SHANKSVILLE, Pa. — The two presidential contenders put their acrimonious political sparring on hold on Friday to pay their respects to the Americans killed in the Sept. 11 terrorist attacks, a pause in an extraordinarily polarizing race in which the candidates have offered drastically different visions on virtually every issue, including what it means to comfort a grieving nation.
President Trump offered somber remarks in Shanksville, Pa., honoring those who died on Flight 93, the plane that was hijacked and headed for Washington but instead crashed into a field after passengers fought back. Joseph R. Biden Jr., the Democratic nominee, traveled to New York before visiting Shanksville to commemorate the 19th anniversary of the attacks, speaking with family members of the victims but not making a formal address.
“Our sacred task, our righteous duty and our solemn pledge is to carry forward the noble legacy of the brave souls who gave their lives for us 19 years ago,” Mr. Trump said. At another point, he added, “The only thing that stood between the enemy and a deadly strike at the heart of American democracy was the courage and resolve of 40 men and women — the amazing passengers and crew of Flight 93.”
Mr. Biden and his wife, Jill, attended the National September 11 Memorial & Museum’s commemoration ceremony in Lower Manhattan, standing with Gov. Andrew M. Cuomo of New York for much of the time. Then the Bidens traveled to Shanksville, where Mr. Biden laid a wreath of white flowers at the Flight 93 National Memorial and met family members of some of those who died. (Mr. Trump, during his morning visit there, also laid a wreath of white flowers in front of the wall of names, but he did not meet with any family members.)
“One of the marks of being an American is understanding there are some things that are bigger and more important than yourself,” Mr. Biden said in Pennsylvania. He marveled at those who “consciously know that what you’re about to do is likely to cost you your life.”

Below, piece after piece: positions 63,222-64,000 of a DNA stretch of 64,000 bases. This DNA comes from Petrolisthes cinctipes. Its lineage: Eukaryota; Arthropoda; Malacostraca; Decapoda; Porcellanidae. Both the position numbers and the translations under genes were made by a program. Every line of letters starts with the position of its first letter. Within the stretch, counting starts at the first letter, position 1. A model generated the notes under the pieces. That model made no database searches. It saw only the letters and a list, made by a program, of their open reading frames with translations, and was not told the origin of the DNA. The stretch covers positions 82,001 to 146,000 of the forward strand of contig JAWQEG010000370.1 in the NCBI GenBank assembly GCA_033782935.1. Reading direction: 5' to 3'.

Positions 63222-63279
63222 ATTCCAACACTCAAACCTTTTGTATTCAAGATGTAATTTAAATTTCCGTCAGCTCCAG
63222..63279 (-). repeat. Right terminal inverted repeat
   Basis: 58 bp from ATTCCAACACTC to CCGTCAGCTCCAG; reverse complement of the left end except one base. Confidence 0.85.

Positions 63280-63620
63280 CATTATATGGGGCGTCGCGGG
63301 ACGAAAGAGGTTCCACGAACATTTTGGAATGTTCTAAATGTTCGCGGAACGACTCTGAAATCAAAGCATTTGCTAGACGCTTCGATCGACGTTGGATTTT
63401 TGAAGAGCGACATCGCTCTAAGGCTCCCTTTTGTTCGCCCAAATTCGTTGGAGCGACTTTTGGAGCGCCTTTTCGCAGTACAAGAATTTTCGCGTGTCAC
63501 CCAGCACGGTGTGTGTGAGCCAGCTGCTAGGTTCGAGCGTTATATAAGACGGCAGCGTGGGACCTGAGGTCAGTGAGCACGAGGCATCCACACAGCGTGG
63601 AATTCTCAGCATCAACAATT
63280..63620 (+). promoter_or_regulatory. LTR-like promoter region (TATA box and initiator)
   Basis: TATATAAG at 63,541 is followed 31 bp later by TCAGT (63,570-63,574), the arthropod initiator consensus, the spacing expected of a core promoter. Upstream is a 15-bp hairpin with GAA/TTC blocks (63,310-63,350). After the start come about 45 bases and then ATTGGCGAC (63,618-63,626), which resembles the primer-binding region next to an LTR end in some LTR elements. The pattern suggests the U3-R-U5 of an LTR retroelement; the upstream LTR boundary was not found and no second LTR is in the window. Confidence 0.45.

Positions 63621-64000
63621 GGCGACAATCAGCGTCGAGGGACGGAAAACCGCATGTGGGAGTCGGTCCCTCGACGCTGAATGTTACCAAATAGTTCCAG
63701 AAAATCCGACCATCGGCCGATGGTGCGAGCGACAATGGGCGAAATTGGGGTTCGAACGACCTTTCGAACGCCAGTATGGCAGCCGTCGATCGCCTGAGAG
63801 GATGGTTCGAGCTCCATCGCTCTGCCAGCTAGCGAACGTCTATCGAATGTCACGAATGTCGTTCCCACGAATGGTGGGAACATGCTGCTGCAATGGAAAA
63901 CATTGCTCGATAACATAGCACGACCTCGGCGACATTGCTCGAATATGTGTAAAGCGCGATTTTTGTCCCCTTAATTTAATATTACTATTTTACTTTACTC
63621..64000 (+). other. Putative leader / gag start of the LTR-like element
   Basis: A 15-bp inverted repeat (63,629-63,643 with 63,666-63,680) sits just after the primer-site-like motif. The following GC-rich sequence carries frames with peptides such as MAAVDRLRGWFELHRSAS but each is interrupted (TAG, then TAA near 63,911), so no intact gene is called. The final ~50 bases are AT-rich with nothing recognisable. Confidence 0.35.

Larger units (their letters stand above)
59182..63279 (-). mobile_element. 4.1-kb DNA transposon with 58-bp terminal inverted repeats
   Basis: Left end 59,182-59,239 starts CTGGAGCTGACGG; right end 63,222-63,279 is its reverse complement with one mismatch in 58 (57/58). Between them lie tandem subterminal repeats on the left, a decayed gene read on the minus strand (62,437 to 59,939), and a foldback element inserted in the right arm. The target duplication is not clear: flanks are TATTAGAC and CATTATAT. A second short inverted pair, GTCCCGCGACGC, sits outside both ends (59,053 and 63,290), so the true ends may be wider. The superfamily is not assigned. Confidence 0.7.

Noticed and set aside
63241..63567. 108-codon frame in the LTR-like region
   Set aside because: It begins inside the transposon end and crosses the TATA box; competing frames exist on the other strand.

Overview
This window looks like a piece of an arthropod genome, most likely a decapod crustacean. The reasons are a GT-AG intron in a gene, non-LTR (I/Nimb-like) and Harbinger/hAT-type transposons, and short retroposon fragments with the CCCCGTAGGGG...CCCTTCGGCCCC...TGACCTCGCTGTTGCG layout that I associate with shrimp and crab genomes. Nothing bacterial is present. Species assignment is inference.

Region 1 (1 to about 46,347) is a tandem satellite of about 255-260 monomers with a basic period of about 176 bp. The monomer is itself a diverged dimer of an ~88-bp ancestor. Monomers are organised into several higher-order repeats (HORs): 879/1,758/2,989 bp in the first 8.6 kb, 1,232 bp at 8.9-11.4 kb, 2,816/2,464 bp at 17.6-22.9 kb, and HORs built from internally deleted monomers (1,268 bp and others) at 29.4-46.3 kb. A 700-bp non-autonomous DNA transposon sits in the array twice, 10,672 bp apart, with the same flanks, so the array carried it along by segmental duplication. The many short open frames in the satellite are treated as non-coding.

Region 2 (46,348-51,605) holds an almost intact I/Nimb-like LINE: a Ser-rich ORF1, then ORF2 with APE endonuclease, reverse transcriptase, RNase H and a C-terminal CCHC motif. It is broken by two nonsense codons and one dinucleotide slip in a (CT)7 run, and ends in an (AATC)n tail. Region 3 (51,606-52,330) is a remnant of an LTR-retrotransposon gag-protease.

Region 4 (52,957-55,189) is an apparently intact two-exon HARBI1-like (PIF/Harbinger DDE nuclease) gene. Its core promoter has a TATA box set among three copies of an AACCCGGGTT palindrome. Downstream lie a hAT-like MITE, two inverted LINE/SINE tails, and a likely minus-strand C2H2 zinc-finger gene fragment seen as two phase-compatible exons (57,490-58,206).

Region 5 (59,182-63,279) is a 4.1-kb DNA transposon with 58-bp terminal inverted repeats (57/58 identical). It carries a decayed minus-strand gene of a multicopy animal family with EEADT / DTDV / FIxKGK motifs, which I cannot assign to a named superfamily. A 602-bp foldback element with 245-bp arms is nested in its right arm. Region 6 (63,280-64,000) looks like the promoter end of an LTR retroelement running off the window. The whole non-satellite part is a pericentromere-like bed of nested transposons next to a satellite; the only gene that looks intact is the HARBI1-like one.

Earlier in the day, Mr. Biden, the former vice president, promised reporters that he would not “talk about anything other than 9/11.”
“We took all our advertising down,” Mr. Biden, clad in a black mask, said early Friday morning at the airport in Delaware. “It’s a solemn day. That’s how we’re going to keep it.”
Mr. Trump avoided reporters shouting questions as he boarded Air Force One. On the plane, he followed directions when his chief of staff, Mark Meadows, told him that an announcement would play on the P.A. system when it was time to observe a moment of silence at 8:46 a.m., when the first plane struck the World Trade Center’s north tower. “God bless America,” Mr. Meadows said after the moment of silence had passed. “God bless America,” Mr. Trump echoed. He offered no further remarks.
The appearances marked a sharp departure in tone from a week of intensifying hostilities between Mr. Biden and Mr. Trump, with Election Day less than two months away. The Democrat said on Wednesday he held the president responsible for the scale of the coronavirus deaths, following new revelations from a forthcoming book by the journalist Bob Woodward that Mr. Trump knowingly minimized the risks of the virus. Mr. Biden has also blasted the president over reports that Mr. Trump disparaged American soldiers killed in combat and other veterans, which Mr. Trump denied.
The president, for his part, kept up an onslaught of scathing and sometimes false claims about Mr. Biden over issues from trade to his approach to America’s suburbs. In rallies, tweets and press briefings, he attacked the former vice president as a hostage of the Democratic left who would preside over a lawless nation. And by later on Friday afternoon, Mr. Trump was back to tweeting combatively at Democrats.